>Instead of talking about the phony deficit cutting business announced with such glee by the White House yesterday, let’s talk about what Nevada Senator Ensign, and his rubber-stamp sidekicks Rep. Porter and Gibbons don’t particularly want to discuss — aside from trolling for pages. The national debt.
Should a person want to start the day on a deliberately depressing note, DB recommends bookmarking PublicDebt a service of your Department of the Treasury. There one can gaze at the astronomical numbers, like 10/11/06 debt held by the public: $4,850,465,400,774.43. Or, the total debt as of yesterday, an impressive $8,544,968,376,000.88.
For the truly masochistic there’s the “Historical Debt Outstanding – Annual 1950 to 2005″ page. Harken back to the year 1980 when the GOP was loudly bemoaning the national debt — then a piddly-by-comparison $930,210,000,000, which was actually at an all time low relative to the Gross Domestic Product. [SW]
The Republican plan to deal with this? The $2.7 trillion budget plan pending in the House of Representatives in May, 2006, raised the debt ceiling to nearly $10 trillion less than 2 months after the Rubber Stamp Congress had already raised the borrowing limit. [WaPo] In fact the Rubber Stampers have raised the debt ceiling four times in five years. [NPR]
What’s the problem with all this? Simply put, Americans paid out approximately $406 billion in interest payments in FY 2006, for which not a single employee was paid, not a single highway or building constructed.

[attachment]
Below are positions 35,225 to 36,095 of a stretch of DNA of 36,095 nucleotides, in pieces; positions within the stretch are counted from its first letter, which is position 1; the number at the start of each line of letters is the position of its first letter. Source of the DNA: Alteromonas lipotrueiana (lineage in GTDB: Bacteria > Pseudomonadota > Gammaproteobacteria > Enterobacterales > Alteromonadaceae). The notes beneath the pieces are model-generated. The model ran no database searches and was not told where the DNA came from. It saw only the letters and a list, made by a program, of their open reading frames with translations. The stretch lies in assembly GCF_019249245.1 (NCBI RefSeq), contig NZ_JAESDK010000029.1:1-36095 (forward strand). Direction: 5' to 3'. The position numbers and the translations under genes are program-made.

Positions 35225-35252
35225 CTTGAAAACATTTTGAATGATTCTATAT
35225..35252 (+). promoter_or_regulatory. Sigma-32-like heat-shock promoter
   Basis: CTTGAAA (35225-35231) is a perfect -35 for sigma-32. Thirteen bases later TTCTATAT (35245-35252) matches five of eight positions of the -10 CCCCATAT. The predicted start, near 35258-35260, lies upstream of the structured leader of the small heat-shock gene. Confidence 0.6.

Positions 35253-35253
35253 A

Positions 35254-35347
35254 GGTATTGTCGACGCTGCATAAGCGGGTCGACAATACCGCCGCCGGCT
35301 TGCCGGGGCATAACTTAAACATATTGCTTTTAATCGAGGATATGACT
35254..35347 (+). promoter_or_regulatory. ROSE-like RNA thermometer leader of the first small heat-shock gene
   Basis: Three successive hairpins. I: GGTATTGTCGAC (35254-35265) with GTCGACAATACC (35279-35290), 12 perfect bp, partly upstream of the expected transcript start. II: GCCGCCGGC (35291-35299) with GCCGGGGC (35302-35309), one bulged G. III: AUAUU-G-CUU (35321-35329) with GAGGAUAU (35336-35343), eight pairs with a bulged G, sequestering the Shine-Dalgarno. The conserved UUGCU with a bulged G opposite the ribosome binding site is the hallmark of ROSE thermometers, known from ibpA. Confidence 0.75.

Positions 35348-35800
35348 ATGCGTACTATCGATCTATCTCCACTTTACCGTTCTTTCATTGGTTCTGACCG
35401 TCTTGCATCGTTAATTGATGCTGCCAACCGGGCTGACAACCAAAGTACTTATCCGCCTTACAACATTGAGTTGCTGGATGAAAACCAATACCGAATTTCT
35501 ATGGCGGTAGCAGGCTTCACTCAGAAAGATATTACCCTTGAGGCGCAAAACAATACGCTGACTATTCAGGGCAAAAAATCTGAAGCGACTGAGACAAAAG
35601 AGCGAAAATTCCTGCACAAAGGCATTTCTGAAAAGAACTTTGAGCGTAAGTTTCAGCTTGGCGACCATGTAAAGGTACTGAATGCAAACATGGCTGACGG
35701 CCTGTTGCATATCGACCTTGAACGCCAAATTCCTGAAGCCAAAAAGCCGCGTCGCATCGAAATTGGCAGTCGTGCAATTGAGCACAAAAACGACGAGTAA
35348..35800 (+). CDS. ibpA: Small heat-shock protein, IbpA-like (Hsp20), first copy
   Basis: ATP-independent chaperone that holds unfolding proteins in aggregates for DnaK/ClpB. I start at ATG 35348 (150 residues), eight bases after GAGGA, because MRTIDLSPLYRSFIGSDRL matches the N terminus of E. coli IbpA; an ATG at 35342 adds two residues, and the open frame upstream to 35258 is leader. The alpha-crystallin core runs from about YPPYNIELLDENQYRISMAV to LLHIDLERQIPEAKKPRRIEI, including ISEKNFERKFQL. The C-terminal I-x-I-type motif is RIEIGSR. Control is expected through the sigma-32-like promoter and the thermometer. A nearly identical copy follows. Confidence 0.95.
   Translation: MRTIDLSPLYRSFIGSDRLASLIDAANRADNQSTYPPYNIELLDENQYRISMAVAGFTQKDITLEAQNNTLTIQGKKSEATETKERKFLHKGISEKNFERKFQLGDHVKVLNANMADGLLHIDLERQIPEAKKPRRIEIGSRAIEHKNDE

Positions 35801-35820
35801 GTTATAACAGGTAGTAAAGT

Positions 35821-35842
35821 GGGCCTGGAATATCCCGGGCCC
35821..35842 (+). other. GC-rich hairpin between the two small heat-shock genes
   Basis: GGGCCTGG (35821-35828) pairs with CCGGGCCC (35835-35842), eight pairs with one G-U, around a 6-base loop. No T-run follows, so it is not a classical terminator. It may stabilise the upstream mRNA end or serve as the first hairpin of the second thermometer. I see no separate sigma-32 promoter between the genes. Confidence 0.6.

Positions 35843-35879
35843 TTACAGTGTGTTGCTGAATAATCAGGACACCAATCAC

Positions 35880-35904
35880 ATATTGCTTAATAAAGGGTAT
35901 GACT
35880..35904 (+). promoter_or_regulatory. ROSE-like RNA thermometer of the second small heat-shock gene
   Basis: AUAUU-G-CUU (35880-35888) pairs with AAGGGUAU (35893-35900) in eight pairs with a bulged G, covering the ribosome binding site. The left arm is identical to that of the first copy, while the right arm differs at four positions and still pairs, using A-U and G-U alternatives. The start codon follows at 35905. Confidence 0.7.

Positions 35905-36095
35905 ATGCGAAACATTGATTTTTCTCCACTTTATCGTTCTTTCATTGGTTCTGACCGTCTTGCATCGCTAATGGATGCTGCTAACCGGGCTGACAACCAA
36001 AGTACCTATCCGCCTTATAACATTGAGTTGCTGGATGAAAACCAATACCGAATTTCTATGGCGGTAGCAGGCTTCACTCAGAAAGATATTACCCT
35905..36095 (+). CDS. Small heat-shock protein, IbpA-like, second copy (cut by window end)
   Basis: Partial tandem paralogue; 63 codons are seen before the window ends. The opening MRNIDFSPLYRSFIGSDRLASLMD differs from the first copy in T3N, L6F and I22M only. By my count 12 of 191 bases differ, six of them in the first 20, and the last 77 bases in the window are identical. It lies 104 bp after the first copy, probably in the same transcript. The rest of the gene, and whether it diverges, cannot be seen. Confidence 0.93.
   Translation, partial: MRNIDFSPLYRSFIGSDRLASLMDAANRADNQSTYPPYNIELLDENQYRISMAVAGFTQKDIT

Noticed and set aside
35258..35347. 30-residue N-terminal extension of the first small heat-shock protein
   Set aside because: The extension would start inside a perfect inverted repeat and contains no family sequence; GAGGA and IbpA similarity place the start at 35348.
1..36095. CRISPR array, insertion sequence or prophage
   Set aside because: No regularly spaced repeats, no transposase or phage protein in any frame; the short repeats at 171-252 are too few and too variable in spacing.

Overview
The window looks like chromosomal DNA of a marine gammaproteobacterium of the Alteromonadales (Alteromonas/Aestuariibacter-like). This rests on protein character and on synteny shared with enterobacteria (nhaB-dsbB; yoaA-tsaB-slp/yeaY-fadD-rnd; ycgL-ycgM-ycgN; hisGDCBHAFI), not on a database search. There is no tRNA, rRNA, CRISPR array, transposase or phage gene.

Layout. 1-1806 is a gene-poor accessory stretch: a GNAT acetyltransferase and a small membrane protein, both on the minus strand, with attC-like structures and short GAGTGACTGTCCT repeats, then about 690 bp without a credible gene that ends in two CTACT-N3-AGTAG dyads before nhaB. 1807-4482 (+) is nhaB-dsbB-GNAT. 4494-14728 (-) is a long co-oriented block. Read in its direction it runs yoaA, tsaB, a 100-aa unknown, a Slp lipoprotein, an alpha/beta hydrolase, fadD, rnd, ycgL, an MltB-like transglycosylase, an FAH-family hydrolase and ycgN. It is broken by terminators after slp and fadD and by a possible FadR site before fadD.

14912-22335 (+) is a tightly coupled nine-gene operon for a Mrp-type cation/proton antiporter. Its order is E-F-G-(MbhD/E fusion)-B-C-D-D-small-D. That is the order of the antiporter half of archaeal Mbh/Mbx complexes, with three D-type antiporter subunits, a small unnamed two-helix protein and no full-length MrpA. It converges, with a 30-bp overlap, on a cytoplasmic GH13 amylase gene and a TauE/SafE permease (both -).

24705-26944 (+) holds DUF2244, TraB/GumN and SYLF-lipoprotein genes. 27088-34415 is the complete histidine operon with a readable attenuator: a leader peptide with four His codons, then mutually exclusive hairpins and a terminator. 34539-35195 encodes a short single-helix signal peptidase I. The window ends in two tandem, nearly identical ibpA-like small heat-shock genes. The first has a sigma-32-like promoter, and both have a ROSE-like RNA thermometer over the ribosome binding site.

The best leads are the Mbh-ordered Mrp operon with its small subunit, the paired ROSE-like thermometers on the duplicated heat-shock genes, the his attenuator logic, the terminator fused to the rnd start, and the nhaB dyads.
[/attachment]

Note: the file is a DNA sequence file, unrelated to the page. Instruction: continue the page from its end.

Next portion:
The second question that needs to be raised is can this level of indebtedness be sustained? Two factors should be cause for concern. Demographically the population of the U.S. is aging and this will put budget pressure on programs. In addition, as the debt increases so does the risk premium, or the interest demanded by foreign bankers. [CSM] As of July 2006 Japan held $636.6 billion of our debt, China $332.7, and the United Kingdom another $109.3 billion. “Oil Exporters” hold $103.1 billion, Caribbean Banking Centers $68.9 billion, and South Korea holds $68.4 billion. [UST] How much longer will these countries keep the risk premium relatively low?
The third issue is that the current geopolitical situation with North Korea becomes even more problematic given the heavy investment in treasury securities by Japan and China. However much we may want to make our creditor Japan feel secure in light of the recent North Korean nuclear tests, there’s the added issue of keeping the Chinese central bankers happy while they hold on to the second largest chunk of our treasury securities. How much pressure for sanctions on North Korea can we place on China until that nation demands a higher risk premium in return?
We’ve already made the swing from being the world’s creditor (1970-75) to being the world’s debtor in 2004. [CGDEV] How this will impact our living standards, trade policies, and geopolitical capabilities remains to be seen. In short, there’s more riding on these mid-term elections than Republican sloganeering would suggest.
Senator Baucus (D-MT) sought to amend the debt ceiling bill, H.J.Res 47, to include a provision requiring a study of debt held by foreigners. The amendment failed 44-55. Senator Ensign voted No on the amendment, but with a safe 52-48 on final passage Ensign could be “independent” and vote No on the final bill, right along side Ted Kennedy and Barbara Boxer.
No roll call votes are listed by the Clerk of the House for the period the debt ceiling bill was passed (4/28 to 5/2) in that chamber.